Last ticket sold at 4:00 PM
Last week, “Koda,” an 8 year old male cheetah, received a thorough wellness exam as part of the Animal Health Department’s preventative medicine program.
After being immobilized in his holding area at the zoo’s amphitheater, the 110 pound cat was transported to the Animal Hospital where he underwent a series of procedures that included X-rays, an ultrasound, scoping and biopsy of the stomach, and a dental cleaning. In addition, blood and urine samples were collected. All of the initial results indicate that Koda is in excellent health and he has since been reunited with his brother, Diesel, at the amphitheater.
Because wild animals instinctively hide symptoms of being ill or injured so as not to expose themselves to predation or aggression, regular wellness exams play an important role in being able to diagnose any potential problems before they become too serious. Being able to detect any problems at an early stage plays an important role in the success of any treatment which is why these types of exams are a fundamental part of the zoo’s overall preventative medicine program.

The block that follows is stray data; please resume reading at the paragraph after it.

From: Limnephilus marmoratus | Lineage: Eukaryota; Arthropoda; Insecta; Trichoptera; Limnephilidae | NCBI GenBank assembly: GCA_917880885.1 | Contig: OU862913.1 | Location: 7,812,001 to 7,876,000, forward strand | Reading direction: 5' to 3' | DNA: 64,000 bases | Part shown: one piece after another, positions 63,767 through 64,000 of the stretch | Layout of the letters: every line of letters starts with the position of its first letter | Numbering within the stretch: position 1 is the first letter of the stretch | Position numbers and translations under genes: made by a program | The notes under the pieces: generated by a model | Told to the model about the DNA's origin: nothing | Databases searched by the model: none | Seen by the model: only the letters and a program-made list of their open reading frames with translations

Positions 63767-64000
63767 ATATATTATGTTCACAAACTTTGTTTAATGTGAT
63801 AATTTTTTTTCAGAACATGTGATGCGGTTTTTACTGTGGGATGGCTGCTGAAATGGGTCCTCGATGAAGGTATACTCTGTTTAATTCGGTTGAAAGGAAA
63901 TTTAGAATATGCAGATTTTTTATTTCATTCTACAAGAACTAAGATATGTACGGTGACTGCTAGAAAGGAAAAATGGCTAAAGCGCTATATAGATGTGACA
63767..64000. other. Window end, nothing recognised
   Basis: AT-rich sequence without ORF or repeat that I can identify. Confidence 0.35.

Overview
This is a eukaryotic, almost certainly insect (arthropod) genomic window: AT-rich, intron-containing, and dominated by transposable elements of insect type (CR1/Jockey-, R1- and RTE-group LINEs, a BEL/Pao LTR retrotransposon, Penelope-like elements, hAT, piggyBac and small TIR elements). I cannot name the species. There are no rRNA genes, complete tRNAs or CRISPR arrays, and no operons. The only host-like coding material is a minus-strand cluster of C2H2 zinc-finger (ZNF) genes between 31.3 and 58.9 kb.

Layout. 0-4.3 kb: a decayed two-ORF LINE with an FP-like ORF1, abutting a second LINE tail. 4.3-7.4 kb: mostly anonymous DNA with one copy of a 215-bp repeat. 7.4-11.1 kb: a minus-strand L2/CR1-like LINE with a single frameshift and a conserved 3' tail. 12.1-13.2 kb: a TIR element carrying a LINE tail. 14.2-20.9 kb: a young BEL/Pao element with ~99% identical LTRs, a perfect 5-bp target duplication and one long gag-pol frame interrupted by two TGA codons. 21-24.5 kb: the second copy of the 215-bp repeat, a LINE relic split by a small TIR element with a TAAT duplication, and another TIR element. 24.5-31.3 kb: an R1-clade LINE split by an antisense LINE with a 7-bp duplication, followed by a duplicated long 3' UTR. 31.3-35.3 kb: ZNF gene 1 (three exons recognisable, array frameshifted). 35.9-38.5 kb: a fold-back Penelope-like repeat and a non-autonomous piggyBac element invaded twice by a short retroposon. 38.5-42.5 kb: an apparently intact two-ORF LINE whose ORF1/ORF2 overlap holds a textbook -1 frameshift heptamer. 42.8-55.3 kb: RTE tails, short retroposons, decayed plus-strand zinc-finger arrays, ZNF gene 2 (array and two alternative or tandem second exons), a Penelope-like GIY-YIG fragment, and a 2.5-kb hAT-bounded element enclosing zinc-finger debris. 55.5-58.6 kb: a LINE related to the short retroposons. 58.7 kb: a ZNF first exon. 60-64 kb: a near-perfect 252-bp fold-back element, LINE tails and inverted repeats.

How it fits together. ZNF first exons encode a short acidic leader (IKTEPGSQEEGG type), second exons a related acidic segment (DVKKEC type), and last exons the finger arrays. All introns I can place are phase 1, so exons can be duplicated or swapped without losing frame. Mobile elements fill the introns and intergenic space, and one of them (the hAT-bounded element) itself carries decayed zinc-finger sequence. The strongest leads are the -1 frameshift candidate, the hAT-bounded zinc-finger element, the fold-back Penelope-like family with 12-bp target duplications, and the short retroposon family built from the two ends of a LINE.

Cheetahs are considered to be Africa’s most endangered big cat with only about 7,000 remaining in the wild. Their biggest threat is human conflict as they are often shot by farmers who consider them a threat to their livestock. Unlike other big cats, cheetahs do not roar but do purr. They are the world’s fastest land animal reaching speeds of close to 70 mph in less than 5 seconds. Found in isolated pockets of Eastern and Southern Africa as well as a very small population in Asia, cheetahs are not considered a danger to humans and are often attacked and killed by other predators such as lions, leopards and hyenas.